>> we've hit a lot of, uh... >> you've hit most of the marks. >> i could hit this one. just... oh my god. getting into the sinaloa cartel, i never knew what i was gonna get into. the expanse and the tentacles, it's just a massive octopus just floating around the world to large hub areas-- chicago and then, you know, up into canada, near montreal. and then transiting, you know, via cargo container to hong kong, into the australia market. the australian market, you know, up to $200,000 a kilogram of cocaine. which is, you know, at a kilo that might cost $18,000 in l.a., but it makes it to australia look at the profit margin. it's just unbelievable. the power structure is constantly changing, but what doesn't change is chapo guzmán at the helm of this corporate empire. you know, somebody sitting in lebanon may not necessarily know the person that's in belize that's talking to the person in
sinaloa, but they're all complicit in the same conspiracy. and this is a major arrest down in mexico city where there was $200-plus million seized. but that was the wake-up call. >> $200 million? >> yes, a massive stack inside one condominium in mexico city just in the walls, in the closets, just unbelievable staggering amount of u.s. currency. all from the sale of chemicals for the production of methamphetamine. it's a corporate operation. it's no different than a home depot or a wal-mart, with a ceo and directors and financial staff. but these are corporate
infrastructures making millions on behalf of chapo guzmán. i mean, you don't end up in forbes magazine by not being you know, a smart entrepreneur. ♪ ♪ >> ♪ look at the dollar watch it roll, roll, roll straight down the freeway down to old mexico... ♪ >> galdos: we decided to follow the money back to mexico and el chapo. so we set off for the border to find the only man we knew had actually met him. >> ♪ these are chapo's towns where is he now? ♪
(dog barking) >> galdos: el flaco operates out of these violent back streets less than a mile from the border with california. i have witnessed some of the thousands of killings here victims of the battle to control the most lucrative smuggling routes in the world. a u.s. agent once told us that he's waiting for tijuana to cave in from all the tunnels el chapo has running underneath. el flaco has come to trust us. he agreed to let his friends in the cartel know that we were looking for el chapo. we ended up locked in a garage with the car and lots of methamphetamine.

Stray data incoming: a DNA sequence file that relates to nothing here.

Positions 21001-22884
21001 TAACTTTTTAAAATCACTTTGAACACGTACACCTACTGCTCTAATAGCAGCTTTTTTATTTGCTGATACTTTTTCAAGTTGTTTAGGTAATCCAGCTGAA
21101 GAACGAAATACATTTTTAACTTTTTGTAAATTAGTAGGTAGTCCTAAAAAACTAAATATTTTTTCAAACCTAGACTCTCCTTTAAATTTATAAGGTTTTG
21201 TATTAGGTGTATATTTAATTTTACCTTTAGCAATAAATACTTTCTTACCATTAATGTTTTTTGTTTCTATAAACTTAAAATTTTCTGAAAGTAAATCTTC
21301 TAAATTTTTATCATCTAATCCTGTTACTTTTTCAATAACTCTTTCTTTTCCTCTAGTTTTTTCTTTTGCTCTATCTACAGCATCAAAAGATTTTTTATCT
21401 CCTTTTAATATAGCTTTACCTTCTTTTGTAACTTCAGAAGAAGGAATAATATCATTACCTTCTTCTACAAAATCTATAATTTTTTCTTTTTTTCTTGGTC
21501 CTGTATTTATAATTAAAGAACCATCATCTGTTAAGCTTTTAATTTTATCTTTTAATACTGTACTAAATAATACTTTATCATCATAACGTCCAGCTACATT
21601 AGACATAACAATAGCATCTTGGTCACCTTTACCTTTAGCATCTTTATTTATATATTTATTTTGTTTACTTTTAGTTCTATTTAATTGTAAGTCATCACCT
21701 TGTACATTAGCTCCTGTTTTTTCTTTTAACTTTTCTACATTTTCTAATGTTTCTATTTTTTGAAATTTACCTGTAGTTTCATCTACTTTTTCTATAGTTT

♪ ♪ >> ♪ there are plenty of ways to carry what you want across the border ♪ submarines go underwater, planes will carry it through the air ♪ the best technique of all are not the catapults to texas ♪ or the freight trains to chicago but the tunnels everywhere ♪ you can smuggle along the road jalapeno tins to move it ♪ you can smuggle through the air, 747s, 30 tons ♪ you can smuggle through the sea ♪ we've got submarines to prove it but the tunnels underground, that's the genius guzmán. ♪ >> as you can see, the tunnel has lighting and it does have good airflow indicating that there's some type of ventilation system forcing air in from mexico. (horns honking)
few who have met him dare to speak even about his past. but the first man to have him in handcuffs was relaxed enough to invite us home. >> galdos: cardinal posadas was murdered at guadalajara airport in 1993. it is rumored he had information on the government's involvement with the drug cartels. el chapo was at the airport that day, but always denied having anything to do with the murder.
>> give me the legs. have you found it? what's it say? >> galdos: it says, "nobody dies while kept alive in the heart of somebody. you will always sleep in my heart." clearly it's been kept, you know, nicely. you need to pay for that. who's paying? >> so what exactly happened to her? >> galdos: she was found in the back of a car, and her body had been tortured, and... >> to punish el chapo? >> galdos: yeah. el chapo's rivals, the zetas cartel, believed the story of